A Step Back in Time in Montevideo, Uruguay

“Montevideo’s Ciudad Vieja (Old City) is as close to time travel as I can get,” says expat Madeline Parmot. Madeline’s home is on a pedestrian street of restored colonial buildings, just a few blocks from Plaza Matriz, Montevideo’s original plaza. The grand Metropolitan Cathedral, dating from 1790, graces the plaza, and rows of tall trees shade wooden benches around a white gargoyle- and cherub-decorated marble fountain.

“It is also the original brain and heart of the city. Almost all goods and services are available here,” says Madeline. Built on a peninsula, Ciudad Vieja’s eight-by-12 blocks were once the entire original city of Montevideo, founded in 1730.

Today it’s a neighborhood bustling with more tourism and business activity than any other place in the city. Visitors come to Ciudad Vieja on their own, with tour groups, and by cruise ship.

One of the most popular attractions here is the Mercado del Puerto, a large building housing several traditional Uruguayan barbecue restaurants. My local friends have convinced me that Estancia del Puerto is the best. It has an area of dining tables, but we prefer to eat at the bar to be close to the fire and to the giant-sized grill, loaded with meat cuts, sausages, potatoes, and bell peppers.

Ciudad Vieja has about 16,000 residents. U.S. expats Don and Kathie Huster recently bought a condo on Sarandi, a pedestrianized street popular with expats. “The architecture in the area reflects the strong European influence. Many buildings are only four or five stories tall or less, so it doesn’t feel like a high-rise condo suburbia,” says Don.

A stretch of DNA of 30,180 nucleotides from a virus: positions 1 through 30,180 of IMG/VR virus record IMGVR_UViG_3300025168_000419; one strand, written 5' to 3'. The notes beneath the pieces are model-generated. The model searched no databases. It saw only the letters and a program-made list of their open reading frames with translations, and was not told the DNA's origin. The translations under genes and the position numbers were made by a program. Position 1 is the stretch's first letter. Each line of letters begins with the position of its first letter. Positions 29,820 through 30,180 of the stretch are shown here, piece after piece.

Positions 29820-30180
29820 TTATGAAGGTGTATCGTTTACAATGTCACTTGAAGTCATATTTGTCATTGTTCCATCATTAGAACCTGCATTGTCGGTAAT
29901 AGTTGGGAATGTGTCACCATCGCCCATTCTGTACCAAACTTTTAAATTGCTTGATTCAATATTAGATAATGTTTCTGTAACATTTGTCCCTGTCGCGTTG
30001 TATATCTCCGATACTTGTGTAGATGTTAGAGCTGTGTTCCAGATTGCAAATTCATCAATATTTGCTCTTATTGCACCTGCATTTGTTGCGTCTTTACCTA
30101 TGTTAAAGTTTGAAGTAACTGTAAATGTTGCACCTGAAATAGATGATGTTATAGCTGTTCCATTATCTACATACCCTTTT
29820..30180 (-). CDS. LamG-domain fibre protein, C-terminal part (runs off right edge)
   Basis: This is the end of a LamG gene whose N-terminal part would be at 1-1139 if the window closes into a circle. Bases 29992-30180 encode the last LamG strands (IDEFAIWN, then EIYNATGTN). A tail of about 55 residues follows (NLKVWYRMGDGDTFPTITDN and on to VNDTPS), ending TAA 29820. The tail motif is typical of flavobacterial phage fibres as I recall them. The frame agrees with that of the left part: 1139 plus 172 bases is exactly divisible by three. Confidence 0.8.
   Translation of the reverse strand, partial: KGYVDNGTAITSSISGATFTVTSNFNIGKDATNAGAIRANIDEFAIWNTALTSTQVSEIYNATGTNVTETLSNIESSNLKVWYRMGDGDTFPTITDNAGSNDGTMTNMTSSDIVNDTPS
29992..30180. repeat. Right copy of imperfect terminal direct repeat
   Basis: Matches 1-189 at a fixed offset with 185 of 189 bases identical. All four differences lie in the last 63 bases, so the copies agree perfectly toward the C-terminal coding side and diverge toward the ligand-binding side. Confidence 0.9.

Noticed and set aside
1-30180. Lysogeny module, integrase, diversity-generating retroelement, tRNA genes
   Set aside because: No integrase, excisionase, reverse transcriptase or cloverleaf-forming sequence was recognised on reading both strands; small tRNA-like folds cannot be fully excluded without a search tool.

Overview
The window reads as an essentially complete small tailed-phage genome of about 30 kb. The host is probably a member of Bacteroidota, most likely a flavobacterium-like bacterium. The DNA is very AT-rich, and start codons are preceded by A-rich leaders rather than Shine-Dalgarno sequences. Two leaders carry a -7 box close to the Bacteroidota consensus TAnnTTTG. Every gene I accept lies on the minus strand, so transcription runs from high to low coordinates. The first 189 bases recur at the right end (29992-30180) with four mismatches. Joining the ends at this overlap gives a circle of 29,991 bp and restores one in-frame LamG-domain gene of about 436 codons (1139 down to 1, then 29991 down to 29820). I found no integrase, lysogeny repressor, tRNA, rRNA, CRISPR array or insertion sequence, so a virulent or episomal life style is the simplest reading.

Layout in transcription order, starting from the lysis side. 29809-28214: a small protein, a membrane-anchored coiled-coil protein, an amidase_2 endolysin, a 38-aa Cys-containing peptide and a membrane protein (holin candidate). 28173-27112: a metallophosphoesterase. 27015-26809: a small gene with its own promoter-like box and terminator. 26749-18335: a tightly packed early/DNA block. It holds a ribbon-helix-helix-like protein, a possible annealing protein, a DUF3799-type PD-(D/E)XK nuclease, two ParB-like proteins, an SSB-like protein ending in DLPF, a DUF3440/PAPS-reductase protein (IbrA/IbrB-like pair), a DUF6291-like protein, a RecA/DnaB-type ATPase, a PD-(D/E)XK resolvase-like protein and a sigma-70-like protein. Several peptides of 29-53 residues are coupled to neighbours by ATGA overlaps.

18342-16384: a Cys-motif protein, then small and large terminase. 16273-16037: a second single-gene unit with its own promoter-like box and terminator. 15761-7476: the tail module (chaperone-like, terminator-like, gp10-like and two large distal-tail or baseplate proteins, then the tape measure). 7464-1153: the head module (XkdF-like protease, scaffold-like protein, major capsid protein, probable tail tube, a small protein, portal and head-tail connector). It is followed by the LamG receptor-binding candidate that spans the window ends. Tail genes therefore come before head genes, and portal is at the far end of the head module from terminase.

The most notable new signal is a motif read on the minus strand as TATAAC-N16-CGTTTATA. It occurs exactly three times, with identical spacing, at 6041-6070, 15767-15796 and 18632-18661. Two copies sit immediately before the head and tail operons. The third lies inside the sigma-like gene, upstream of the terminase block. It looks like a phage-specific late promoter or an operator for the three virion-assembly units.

“Similar to many older neighborhoods in cities around the world, Ciudad Vieja was in decline and suffering from neglect until authorities began a major effort to restore the area,” explains Kathie. “The results have been striking.

“Short walks from our apartment are the waterfront, a farmers’ market, the Solís Theater, the Mercado del Puerto, and many other restaurants. There is the ferry boat to Buenos Aires, and much more,” she adds.

Most restaurants and shops in Ciudad Vieja target daytime business from commuters and cruise-ship passengers and close before dinner. The exception is the eastern edge of Ciudad Vieja, where Montevideo’s two largest theaters are located. One is the Solís Theater, which dates from 1856 and looks like an Italian opera house. The other is the Adela Reta National Auditorium. It’s a modern space, completed in 2009 and seating 2,000.

For good eats in Ciudad Vieja, this is the area to visit. Thanks to demand from the theater crowd, it offers excellent restaurants, cafés, and bars that are open for dinner and into the night. Rara Avis, in the east wing of the Solís Theater, is arguably the best restaurant for chef creations in the city. Two blocks away, on the 25th floor of the Radisson Hotel, is the Arcadia, serving classic dishes like grilled rack of lamb and duck confit.

A block south of the Solís Theater is Baar Fun Fun, with its small stage where tango music is often performed. Just north of the Solís is Bartolomé Mitre Street, a block of landmark bars, including The Shannon Irish Pub, a comfortable place for adults of all ages.

As well as on Sarandi Street, expats tend to live around the plazas. An area near the Mercado del Puerto has also begun attracting both government and private investment.

Some expats have purchased neglected historic properties in Ciudad Vieja to restore, but this can get tricky and expensive. However, you can often find like-new condominiums in restored buildings at reasonable prices.

One example is a restored colonial building just one block from Plaza Matriz. The interior has been reconfigured, and the units can be used either as office or residential space. The building’s common area includes a reception desk and a fully-equipped conference room. It also has WiFi, below-ground parking, 24-hour security, and a community terrace. This building makes sense for someone who works at home but needs a professional place to hold meetings. And you can get a 584-square-foot unit here for $136,500.

If you prefer to rent, a 645-square-foot, one-bedroom condo, in a refurbished art-deco building, is right on Sarandi. The $1,000-per-month rent includes the gastos comunes (common expenses for the building, like home owner-association dues).

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